7

I have set up a store in vue.js and can access the state parameters in the computed part of a compoenent:

computed: {
    BASE_URL () {
    return this.$store.state.BASE_URL;  
  }

However, when I try to access the store in the methods of the same component:

  methods: {

    register: function () {
          axios.post( this.BASE_URL + "/web/register", {
          username: this.username,
          password: this.password,
          email: this.email
        }).then(function(data){
          this.$store.commit('saveToken', data.token);
          console.log('token is set to:',  this.$store.state.token)
        });
    }  
 },

I get this error at the console:

Uncaught (in promise) TypeError: Cannot read property '$store' of undefined

I have also tried $store without this but get the same error.

What is wrong here? How can I fix it?

  • Have you registered vuex in your application? Vue.use(Vuex) – IzumiSy Sep 21 '17 at 5:00
  • Yes, I did. As I said, the vuex is accessible in the computed part of the component but not in the method's promise. – Karlom Sep 21 '17 at 5:01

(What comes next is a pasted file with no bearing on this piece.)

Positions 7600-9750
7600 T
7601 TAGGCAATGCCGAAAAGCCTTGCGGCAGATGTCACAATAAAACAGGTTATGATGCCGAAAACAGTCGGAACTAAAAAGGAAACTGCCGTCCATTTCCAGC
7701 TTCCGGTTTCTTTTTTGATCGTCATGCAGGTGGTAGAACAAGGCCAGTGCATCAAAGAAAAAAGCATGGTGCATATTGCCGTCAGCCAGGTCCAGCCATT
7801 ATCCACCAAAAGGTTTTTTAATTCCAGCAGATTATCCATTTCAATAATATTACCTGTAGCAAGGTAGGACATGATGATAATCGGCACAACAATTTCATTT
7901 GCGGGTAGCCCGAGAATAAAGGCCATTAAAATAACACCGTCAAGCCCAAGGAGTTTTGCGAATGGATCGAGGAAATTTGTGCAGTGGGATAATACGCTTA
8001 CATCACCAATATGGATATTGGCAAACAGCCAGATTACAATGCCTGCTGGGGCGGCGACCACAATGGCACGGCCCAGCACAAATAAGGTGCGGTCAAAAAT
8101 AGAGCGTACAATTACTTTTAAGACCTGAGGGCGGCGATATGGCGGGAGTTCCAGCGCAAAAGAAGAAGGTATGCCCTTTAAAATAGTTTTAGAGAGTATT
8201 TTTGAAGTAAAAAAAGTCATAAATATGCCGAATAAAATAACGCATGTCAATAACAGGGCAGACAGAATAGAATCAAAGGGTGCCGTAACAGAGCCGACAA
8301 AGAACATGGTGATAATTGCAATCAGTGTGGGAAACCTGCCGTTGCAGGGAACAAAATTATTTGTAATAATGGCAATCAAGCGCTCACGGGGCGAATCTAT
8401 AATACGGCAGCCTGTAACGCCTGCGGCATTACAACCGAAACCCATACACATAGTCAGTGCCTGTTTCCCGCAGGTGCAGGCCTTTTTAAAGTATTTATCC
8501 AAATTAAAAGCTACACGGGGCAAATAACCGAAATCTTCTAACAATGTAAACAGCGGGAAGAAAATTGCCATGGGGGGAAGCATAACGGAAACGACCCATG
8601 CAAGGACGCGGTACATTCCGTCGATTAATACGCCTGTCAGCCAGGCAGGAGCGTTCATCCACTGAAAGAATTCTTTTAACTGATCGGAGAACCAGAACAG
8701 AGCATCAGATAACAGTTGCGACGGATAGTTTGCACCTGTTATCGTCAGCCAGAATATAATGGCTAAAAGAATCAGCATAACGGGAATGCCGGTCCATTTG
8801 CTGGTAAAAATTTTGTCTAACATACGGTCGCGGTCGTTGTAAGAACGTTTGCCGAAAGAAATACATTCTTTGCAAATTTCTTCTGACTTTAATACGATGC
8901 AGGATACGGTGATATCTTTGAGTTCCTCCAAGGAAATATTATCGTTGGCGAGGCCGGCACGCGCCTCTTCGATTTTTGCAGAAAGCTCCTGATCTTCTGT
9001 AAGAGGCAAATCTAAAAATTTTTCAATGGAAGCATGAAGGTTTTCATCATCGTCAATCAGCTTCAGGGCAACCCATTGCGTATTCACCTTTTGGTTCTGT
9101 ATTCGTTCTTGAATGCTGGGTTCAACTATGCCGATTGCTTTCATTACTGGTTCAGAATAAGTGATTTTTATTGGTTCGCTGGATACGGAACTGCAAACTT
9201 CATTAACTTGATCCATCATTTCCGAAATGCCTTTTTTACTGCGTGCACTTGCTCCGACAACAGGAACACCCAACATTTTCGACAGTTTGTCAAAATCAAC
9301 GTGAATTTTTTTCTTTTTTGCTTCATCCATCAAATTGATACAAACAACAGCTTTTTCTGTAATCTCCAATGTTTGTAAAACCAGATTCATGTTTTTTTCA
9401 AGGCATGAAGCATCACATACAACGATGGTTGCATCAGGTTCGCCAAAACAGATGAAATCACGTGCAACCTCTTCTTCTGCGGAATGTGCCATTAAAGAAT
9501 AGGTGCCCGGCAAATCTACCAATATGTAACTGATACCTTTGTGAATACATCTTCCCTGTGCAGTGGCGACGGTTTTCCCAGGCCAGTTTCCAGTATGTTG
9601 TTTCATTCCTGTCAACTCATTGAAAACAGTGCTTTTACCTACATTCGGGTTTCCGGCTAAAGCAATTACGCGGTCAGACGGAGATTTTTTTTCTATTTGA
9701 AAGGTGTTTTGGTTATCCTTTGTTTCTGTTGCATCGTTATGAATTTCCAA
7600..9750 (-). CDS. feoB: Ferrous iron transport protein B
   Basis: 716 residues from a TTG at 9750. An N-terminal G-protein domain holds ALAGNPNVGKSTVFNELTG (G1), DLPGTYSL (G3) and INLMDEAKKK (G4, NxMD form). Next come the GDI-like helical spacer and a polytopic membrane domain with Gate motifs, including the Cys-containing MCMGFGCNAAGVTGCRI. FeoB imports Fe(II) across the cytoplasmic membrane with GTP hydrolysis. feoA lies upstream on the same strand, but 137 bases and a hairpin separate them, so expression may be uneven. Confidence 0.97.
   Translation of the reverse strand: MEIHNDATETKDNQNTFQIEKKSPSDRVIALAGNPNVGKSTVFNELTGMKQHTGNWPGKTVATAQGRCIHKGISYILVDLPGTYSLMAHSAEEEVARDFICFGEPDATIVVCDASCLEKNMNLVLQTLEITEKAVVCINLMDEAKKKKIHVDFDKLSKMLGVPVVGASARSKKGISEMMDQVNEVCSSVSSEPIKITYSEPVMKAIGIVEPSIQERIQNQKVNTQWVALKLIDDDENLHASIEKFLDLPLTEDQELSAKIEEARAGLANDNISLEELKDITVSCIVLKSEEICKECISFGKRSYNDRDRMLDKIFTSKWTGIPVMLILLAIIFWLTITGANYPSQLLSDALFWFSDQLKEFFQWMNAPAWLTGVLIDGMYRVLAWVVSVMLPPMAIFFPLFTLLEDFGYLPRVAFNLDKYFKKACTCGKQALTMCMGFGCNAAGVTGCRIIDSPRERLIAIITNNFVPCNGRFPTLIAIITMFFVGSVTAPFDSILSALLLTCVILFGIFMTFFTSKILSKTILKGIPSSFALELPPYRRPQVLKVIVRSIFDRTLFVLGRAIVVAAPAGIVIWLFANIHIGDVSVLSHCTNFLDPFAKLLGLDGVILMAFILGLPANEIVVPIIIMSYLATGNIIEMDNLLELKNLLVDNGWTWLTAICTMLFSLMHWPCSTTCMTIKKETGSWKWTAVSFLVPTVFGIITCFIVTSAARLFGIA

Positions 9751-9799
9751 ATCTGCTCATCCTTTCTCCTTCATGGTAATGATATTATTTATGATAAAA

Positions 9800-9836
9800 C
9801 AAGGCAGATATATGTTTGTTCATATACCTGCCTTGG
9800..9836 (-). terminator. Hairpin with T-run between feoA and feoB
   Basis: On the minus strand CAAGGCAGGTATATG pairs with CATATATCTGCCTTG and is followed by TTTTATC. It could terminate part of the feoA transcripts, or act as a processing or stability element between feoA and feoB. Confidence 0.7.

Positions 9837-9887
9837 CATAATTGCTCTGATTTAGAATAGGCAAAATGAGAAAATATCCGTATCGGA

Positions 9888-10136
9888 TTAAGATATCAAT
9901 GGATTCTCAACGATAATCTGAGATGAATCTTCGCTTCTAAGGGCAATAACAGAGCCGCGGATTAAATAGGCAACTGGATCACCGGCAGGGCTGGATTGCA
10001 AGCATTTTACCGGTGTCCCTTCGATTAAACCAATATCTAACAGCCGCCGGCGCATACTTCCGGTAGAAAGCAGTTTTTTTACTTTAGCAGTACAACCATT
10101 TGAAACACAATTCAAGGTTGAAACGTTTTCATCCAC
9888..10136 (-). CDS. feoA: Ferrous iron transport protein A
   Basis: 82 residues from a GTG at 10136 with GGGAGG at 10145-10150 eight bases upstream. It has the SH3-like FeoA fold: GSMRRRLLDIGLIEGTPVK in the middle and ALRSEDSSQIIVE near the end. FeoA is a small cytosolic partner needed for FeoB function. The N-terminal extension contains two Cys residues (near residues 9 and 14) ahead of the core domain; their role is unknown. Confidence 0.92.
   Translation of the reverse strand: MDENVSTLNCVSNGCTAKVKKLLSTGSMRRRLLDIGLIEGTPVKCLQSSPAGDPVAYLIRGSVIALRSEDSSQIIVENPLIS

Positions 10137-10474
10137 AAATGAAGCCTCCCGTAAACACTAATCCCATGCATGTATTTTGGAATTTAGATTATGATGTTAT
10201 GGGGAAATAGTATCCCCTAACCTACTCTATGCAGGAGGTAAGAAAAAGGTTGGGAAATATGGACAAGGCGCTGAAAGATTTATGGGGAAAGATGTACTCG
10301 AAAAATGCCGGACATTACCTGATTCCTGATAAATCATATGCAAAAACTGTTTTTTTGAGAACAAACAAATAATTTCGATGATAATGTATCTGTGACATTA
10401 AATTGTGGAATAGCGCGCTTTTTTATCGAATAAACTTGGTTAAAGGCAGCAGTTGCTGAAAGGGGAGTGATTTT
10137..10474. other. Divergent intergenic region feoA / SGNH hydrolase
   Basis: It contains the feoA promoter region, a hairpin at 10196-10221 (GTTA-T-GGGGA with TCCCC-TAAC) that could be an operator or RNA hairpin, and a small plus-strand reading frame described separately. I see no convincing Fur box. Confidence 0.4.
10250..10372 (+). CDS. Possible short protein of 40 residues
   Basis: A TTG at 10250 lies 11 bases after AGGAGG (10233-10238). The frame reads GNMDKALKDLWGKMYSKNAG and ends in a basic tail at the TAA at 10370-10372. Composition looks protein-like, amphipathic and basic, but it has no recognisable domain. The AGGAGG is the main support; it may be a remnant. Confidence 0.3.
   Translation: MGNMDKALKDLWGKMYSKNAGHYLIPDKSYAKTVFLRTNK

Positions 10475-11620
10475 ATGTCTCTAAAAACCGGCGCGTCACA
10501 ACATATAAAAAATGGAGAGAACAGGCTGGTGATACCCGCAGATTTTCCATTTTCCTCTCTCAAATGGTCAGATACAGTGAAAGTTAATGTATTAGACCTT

24

You're using a javascript function instead of an arrow function. Try this and it should work.

 methods: {
    register () {
          axios.post( this.BASE_URL + "/web/register", {
          username: this.username,
          password: this.password,
          email: this.email
        }).then( (data) => {
          this.$store.commit('saveToken', data.token);
          console.log('token is set to:',  this.$store.state.token)
        });
    }  
| improve this answer | |
  • Fantastic. This solved the issue. But why I can not use vanilla JS in the promise? – Karlom Sep 21 '17 at 5:04
  • 7
    function have their own 'this' instance so when you call this you get the instance of the function your inside in and not the vue instance. The typical solution to this in vanilla javascript is to create a temporary variable outside the function then use it inside the function. e.g var self = this; register: function () { self.$store.commit(); } – Jerico Pulvera Sep 21 '17 at 5:07
  • 2
    FYI, arrow functions are also "vanilla" JavaScript. – Phil Sep 21 '17 at 5:13
  • @Phil thanks for the information didn't know that the tutorial I learned it from is wrong about that. – Jerico Pulvera Sep 21 '17 at 5:17

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